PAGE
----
"Kokage" means shade of a tree. Hirokazu Suemitsu and Yoko Suemitsu of SUEP have designed a house built from structural partitions that spread out like a tree to carry a canopy that acts as the roof. Each "tree" also is part of the mechanical system of the house, carrying cool water from the ground up to the top.
The system is unusual, circulating underground water that is 15 celsius through panels mounted on the trees. There is no moving air other than convection.
"Although a normal air conditioning with cooled air makes discomfort with temperature variation and air draft, this radiation wall works good for human health without any air draft. As there is no necessity to care about air proof, this wall can works under open air condition"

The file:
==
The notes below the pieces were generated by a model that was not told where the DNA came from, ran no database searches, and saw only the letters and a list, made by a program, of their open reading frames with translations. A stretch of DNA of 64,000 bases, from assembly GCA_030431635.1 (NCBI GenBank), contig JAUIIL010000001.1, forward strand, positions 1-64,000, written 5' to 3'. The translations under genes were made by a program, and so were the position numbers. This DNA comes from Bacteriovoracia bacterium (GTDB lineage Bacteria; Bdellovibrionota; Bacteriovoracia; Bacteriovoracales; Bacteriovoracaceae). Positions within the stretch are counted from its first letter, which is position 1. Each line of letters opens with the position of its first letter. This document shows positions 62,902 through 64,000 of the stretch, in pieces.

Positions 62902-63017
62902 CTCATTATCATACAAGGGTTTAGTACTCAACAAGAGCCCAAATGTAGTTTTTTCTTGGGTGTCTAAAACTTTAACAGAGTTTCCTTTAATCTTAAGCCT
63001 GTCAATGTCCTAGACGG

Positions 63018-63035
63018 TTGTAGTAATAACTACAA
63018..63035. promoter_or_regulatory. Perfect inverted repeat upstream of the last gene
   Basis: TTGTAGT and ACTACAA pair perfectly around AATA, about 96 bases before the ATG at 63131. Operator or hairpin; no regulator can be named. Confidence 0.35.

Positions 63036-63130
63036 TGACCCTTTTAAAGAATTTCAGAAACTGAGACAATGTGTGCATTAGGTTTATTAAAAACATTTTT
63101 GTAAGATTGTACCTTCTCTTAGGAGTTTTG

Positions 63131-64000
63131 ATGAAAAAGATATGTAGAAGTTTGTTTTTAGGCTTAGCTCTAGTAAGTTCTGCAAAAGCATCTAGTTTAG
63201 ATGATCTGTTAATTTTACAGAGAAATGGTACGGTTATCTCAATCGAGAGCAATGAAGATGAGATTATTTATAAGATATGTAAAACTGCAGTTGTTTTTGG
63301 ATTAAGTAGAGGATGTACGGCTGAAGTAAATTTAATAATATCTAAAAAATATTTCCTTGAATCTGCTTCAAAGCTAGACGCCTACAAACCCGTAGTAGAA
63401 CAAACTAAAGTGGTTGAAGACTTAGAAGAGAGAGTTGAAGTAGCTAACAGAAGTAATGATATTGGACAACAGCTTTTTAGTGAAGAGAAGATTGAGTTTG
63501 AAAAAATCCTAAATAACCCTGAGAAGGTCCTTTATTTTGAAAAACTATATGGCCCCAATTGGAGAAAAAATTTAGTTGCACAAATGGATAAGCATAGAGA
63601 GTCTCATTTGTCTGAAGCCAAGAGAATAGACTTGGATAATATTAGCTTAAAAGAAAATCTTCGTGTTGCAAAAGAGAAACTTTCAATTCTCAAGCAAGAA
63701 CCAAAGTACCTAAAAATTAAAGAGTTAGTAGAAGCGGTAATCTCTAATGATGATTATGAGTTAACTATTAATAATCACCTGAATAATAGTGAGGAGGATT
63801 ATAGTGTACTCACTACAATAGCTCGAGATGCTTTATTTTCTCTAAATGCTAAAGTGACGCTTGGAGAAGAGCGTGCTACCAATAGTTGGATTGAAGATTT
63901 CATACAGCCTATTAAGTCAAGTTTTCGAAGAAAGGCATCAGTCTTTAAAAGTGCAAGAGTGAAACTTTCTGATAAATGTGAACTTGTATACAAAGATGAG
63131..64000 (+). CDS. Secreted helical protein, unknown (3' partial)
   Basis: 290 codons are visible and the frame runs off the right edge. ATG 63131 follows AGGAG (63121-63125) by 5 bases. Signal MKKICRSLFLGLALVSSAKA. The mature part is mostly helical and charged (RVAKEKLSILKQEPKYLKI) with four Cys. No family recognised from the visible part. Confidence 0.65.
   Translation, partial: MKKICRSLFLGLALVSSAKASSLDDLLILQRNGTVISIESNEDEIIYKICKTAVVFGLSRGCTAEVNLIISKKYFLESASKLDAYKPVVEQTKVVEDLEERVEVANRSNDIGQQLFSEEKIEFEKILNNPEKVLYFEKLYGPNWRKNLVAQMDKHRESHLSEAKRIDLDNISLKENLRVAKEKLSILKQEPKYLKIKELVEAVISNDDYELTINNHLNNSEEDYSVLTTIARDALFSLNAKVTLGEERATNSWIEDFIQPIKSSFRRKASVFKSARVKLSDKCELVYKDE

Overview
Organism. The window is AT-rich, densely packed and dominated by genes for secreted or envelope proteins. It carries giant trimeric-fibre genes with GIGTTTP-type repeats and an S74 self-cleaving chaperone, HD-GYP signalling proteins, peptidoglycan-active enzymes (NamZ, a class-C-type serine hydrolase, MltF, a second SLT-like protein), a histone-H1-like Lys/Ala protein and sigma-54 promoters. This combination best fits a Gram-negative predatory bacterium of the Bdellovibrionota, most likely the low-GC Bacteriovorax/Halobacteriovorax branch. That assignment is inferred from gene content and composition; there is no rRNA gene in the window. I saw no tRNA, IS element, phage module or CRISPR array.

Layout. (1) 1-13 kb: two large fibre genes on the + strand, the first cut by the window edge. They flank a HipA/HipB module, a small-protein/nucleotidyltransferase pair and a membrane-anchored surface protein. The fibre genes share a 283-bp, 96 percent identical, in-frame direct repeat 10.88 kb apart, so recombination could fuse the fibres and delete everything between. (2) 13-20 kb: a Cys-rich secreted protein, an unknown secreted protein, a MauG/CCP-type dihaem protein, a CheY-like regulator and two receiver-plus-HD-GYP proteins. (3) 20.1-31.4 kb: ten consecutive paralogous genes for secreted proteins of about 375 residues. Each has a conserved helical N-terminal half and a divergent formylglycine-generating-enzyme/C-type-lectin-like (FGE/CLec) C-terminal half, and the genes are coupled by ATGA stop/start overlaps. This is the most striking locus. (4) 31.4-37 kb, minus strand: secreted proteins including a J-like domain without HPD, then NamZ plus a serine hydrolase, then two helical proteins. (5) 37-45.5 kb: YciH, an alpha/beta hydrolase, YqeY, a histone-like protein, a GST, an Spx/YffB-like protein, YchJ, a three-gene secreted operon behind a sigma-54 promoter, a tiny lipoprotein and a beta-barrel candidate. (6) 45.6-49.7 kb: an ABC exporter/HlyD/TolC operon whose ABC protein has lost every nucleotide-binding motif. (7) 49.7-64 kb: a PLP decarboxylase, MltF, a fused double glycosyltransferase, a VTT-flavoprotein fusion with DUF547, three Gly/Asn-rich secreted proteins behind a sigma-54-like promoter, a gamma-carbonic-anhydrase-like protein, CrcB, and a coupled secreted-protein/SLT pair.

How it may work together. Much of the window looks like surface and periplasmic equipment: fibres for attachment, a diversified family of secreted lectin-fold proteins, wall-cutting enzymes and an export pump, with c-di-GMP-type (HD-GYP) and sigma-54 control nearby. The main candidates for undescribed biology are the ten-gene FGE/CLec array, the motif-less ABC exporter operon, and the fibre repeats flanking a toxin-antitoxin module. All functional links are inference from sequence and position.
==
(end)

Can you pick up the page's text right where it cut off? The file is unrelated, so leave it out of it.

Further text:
-which we take to mean that since there is no ductwork and moving air (and not much cost of cooling as you are just pumping water) you don't have to seal the house up so tightly.
Interior. The house is a modest 1372 square feet in Abiko, Chiba.
There is a lot about the the house that reminds me of George Nelson's Cube Prefab of the early sixties.
An interesting idea for combining mechanicals with structure, and putting a house together out of "tree units." More at What We Do Is Secret. Photography by Koichi Torimura
More Prefab in Japan:
Prefab Renovation by Koji Asako
Toyota Cranking Out More Prefabs
Icon of Modern Prefab to be Demolished
Dome was Built in a Day